The protesters have now been moved on but at the end of 2011 I spent some time with Occupy London and discovered there was more to it than sweaty tents and cardboard placards.
As I approached the mass of tents and porter-loos at the Occupy London protest on the anniversary of Guy Fawkes’ foiled plot, I was greeted by a gang of menacing grins and rosy cheeks. Everyone seemed to be V masked up in a misunderstanding of what he actually stood for, but the sentiment was there at least.
The first thing that really struck me though, was the diversity of the people involved. The media had led me to believe that the Occupy London movement consisted mostly of jobless hippies and tag-a-longs, growing in size only due to the homeless seeking refuge and free food. This is not the case. Of course there are the usual covertly upper class unwashed lot there, with their matted dreads and smouldering incense, and I did see some nutter sat cross-legged on the ground chiming a bell whilst wearing what looked like a rug. But the majority of people outside St. Pauls are genuinely united in the interest of removing the boot from our faces – whether they fully understand the concept of capitalism or not.
As with any mass demonstration of this scale, there’re of course conflicting ideas and confused interests amongst the protesters, but the opposing agencies amongst the media seem to be reflecting on this as if it’s the only defining characteristic. From what I saw – in the few hours I spent there – the significant factor seems actually to be the overwhelming sense of solidarity and community that has sprouted from a collective hatred of social injustice. There’s still an unfathomable list of contradictory demands amongst the people, but there’s no mistaking that everyone is in agreement that something more than moaning needs to be done about the so called 1%. This 1% mantra is something the Occupy movement has applied to the bonus guzzling bankers, monopolising corporations and fraudulent MP’s that this world is being pillaged by. By elimination, we are the remaining 99% – the proles being shat on from the roof of an ivory tower.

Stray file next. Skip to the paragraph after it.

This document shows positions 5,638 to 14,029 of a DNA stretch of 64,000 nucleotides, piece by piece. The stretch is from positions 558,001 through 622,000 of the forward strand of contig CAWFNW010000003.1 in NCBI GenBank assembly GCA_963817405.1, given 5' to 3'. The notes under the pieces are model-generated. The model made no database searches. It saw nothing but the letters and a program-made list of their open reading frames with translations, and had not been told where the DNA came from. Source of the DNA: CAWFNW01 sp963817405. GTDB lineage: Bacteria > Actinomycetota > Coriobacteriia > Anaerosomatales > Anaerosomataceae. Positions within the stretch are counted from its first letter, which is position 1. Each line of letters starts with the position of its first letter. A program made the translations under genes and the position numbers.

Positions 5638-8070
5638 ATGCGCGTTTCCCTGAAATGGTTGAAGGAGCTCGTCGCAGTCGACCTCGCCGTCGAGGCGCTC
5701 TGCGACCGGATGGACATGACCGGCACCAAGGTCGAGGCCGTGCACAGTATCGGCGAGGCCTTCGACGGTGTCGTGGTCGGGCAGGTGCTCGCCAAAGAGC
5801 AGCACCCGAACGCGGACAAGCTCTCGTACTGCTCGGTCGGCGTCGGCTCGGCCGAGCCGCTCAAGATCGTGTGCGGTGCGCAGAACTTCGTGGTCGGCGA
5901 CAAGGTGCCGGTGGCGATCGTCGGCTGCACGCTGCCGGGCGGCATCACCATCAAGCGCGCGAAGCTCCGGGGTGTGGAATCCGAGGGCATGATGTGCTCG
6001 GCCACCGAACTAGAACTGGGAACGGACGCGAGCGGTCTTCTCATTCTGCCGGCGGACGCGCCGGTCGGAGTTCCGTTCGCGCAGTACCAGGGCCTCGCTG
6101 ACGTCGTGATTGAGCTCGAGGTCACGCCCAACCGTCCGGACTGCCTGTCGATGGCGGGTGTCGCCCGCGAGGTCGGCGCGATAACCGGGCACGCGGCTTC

I did see some nutter sat cross-legged on the ground chiming a bell whilst wearing what looked like a rug.
Since the Occupy movement first pitched its tents on Wall Street in September, the media has often portrayed this now widespread revolutionary measure as an unorganised free-for-all for unemployed vagrants and delusional anarchists. I can’t speak for the other thousand or so cities that this protest has spread to, but the London based version is nothing of the sort.
I first met with Dan Ashman, one of the Occupy co-ordinators who was dealing with PR when we arrived. He took us on a tour of the camp, explaining that he’d been staying at the protest for three weeks in between shifts as a teaching assistant. Dan first introduced me to the general assembly marquee, which is basically the hub of all things Occupy London. The makeshift HQ had desks, maps, calendars, schedules and a wall of grubby white boards with daily itineraries scrawled across them. The camp is run with a steady routine that incorporates daily speeches, general assemblies, mission statements and a public forum in which everyone participates from the crowd with body gestures for response, often resulting in what looks like a sea of jazz hands which is quite funny.